The case of a father who was duped into beleving he was the the father of a child that was not his goes to the supreme court
"I think attorneys are going to be paying attention to this case because it's an issue that comes up in family law quite often," Scott said.
In the case, the ex-husband discovered he'd been paying years of child support and medical expenses for a child who turned out not to be his. Court records indicate the ex-husband had primary custody of the boy, who was about 14 or 15 when the discovery was made. The boy's mother previously had custody.
The ex-husband, Chadwick Craig, sued his ex-wife for fraud in 2008, claiming that he married the woman, took a job he didn't want so he could support the family, and paid thousands of dollars in child support because she told him he was the father. Craig also said he never would have undergone a vasectomy had he known the he did not have a biological child of his own.
Craig and his ex-wife, Tina Marie Hodge, could not be reached for comment. Their attorneys did not return phone calls from The Associated Press seeking comment.
The ex-wife maintained that she believed that the child was Craig's son. She testified that she had sex with another man during a brief period when the couple broke up, but an early pregnancy test revealed that she had not become pregnant by the other man.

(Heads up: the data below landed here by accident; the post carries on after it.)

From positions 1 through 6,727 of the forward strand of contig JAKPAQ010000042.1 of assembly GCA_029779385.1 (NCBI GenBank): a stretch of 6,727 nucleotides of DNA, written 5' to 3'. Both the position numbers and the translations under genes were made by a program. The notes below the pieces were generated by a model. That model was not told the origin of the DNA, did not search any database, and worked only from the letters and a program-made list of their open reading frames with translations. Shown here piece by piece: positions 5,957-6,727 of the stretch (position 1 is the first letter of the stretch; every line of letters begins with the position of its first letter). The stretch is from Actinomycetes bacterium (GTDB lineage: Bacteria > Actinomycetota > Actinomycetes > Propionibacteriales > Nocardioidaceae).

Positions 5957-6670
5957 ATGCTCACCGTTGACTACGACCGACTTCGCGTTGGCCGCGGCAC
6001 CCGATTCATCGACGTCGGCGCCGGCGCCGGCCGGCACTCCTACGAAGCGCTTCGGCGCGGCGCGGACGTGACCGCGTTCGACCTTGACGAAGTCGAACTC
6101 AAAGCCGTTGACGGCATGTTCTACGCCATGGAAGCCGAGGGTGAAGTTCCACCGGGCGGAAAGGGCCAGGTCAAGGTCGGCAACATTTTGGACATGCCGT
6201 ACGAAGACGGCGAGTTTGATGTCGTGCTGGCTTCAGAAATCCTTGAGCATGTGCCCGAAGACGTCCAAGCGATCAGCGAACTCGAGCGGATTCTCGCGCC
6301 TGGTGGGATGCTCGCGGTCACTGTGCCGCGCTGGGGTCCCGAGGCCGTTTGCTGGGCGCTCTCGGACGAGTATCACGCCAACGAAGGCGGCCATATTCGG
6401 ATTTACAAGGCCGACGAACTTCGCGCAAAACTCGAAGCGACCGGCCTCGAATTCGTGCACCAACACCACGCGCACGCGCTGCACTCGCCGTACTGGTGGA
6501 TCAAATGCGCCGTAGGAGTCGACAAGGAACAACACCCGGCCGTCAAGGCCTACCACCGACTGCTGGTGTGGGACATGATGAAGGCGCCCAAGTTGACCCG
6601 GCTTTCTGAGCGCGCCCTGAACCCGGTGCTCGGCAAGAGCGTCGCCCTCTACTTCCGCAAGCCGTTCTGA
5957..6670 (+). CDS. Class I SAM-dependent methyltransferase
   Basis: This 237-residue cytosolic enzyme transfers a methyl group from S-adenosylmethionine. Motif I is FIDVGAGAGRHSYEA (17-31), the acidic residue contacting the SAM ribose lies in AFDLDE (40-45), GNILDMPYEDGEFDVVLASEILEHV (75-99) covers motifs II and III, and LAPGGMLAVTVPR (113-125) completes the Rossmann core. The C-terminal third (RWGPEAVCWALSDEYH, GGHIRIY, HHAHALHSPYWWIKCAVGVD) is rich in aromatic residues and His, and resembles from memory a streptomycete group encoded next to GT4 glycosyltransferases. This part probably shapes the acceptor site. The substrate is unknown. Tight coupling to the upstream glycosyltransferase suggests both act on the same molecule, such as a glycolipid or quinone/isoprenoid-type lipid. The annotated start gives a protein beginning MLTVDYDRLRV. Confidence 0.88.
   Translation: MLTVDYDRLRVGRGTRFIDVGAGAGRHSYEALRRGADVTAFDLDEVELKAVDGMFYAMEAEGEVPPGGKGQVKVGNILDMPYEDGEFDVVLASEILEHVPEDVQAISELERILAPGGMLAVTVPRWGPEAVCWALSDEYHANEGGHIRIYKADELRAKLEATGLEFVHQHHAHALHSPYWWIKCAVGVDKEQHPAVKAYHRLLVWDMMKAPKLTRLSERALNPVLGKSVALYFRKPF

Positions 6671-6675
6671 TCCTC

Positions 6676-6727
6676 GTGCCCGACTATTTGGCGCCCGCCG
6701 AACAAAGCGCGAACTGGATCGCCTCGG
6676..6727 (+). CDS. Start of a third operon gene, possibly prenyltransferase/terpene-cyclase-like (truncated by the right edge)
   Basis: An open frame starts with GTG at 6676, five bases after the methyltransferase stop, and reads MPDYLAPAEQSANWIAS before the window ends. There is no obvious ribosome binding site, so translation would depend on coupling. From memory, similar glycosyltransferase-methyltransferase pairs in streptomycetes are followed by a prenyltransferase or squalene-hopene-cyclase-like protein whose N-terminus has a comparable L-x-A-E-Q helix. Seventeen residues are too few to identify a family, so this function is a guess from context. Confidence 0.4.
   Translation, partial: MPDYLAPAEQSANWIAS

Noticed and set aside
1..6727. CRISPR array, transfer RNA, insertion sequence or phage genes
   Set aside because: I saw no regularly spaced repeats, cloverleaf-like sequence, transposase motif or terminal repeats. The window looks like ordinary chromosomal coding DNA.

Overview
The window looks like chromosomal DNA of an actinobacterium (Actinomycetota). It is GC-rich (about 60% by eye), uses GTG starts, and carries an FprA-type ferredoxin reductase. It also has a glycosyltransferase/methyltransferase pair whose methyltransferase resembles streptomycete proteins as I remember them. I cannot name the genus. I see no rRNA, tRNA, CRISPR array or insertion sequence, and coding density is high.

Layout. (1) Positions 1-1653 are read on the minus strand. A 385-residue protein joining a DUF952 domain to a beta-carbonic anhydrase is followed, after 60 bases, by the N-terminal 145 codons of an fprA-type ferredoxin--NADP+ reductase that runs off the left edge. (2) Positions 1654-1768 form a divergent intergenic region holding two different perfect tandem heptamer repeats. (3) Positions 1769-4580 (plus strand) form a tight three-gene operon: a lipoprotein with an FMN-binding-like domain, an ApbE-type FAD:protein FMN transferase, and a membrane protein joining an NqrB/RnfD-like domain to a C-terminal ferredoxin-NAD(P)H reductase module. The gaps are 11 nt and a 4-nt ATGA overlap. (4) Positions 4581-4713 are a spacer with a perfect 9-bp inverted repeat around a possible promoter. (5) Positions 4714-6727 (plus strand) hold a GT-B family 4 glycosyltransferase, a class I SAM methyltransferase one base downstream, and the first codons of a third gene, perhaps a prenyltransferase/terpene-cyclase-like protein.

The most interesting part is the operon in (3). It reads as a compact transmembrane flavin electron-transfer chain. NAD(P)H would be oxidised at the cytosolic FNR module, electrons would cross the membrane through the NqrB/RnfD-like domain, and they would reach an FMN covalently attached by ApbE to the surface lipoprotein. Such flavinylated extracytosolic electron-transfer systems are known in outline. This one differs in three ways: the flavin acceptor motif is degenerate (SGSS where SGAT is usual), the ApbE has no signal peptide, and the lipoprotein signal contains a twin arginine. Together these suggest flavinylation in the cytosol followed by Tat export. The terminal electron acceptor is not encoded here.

Maury County Chancery Court Judge Jim Hamilton did not believe her and said she had a duty to disclose that she had an intimate relationship with another man who could be the child's father.
Last year, the Tennessee Court of Appeals, in a unanimous decision, said state law does not allow returning child support payments that a court had previously ordered.
The appellate court also said Craig was not entitled to the award for emotional distress. But the decision, written by Judge Holly Kirby, said the appellate court would not address whether there were other circumstances where the ex-husband might be entitled to recover money and win damages.
Attorneys say it's unlikely that the Tennessee Supreme Court will let a man sue to recoup all his past child support payments.
"The legislature would have to change the law," Nashville attorney Helen Rogers said.
Still, if the Supreme Court decision gives men grounds to sue, it could open up the floodgates of litigation, Davison County Juvenile Court Magistrate Scott Rosenberg said.
There's no way to know how many men across the state have paid or continue to pay child support for children who aren't theirs.
Last year, the Tennessee Department of Human Services tested more than 8,500 men who had been named as fathers by women seeking child-support or public assistance. More than 2,100 — about 25 percent — were not the biological father, DHS records show.